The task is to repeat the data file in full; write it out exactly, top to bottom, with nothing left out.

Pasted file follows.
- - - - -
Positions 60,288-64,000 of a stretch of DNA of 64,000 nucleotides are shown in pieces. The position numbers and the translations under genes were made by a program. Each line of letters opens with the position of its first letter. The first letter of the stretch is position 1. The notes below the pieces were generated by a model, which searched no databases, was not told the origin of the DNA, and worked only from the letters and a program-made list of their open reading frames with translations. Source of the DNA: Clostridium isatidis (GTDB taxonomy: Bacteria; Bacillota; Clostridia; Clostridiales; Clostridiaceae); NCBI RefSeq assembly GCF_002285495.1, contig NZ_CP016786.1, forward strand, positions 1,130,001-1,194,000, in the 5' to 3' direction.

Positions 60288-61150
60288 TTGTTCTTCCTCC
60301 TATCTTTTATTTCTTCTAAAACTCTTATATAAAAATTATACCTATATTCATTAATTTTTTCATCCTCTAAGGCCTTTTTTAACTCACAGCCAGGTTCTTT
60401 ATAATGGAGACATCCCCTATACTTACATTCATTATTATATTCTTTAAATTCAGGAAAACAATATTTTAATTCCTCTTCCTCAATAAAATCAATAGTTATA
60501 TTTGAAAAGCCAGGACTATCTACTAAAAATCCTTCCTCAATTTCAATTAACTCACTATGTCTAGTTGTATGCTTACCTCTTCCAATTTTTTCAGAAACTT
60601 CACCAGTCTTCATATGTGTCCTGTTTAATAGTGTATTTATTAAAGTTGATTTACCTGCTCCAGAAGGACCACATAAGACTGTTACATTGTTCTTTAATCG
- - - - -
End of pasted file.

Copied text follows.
Positions 60,288-64,000 of a stretch of DNA of 64,000 nucleotides are shown in pieces. The position numbers and the translations under genes were made by a program. Each line of letters opens with the position of its first letter. The first letter of the stretch is position 1. The notes below the pieces were generated by a model, which searched no databases, was not told the origin of the DNA, and worked only from the letters and a program-made list of their open reading frames with translations. Source of the DNA: Clostridium isatidis (GTDB taxonomy: Bacteria; Bacillota; Clostridia; Clostridiales; Clostridiaceae); NCBI RefSeq assembly GCF_002285495.1, contig NZ_CP016786.1, forward strand, positions 1,130,001-1,194,000, in the 5' to 3' direction.

Positions 60288-61150
60288 TTGTTCTTCCTCC
60301 TATCTTTTATTTCTTCTAAAACTCTTATATAAAAATTATACCTATATTCATTAATTTTTTCATCCTCTAAGGCCTTTTTTAACTCACAGCCAGGTTCTTT
60401 ATAATGGAGACATCCCCTATACTTACATTCATTATTATATTCTTTAAATTCAGGAAAACAATATTTTAATTCCTCTTCCTCAATAAAATCAATAGTTATA
60501 TTTGAAAAGCCAGGACTATCTACTAAAAATCCTTCCTCAATTTCAATTAACTCACTATGTCTAGTTGTATGCTTACCTCTTCCAATTTTTTCAGAAACTT
60601 CACCAGTCTTCATATGTGTCCTGTTTAATAGTGTATTTATTAAAGTTGATTTACCTGCTCCAGAAGGACCACATAAGACTGTTACATTGTTCTTTAATCG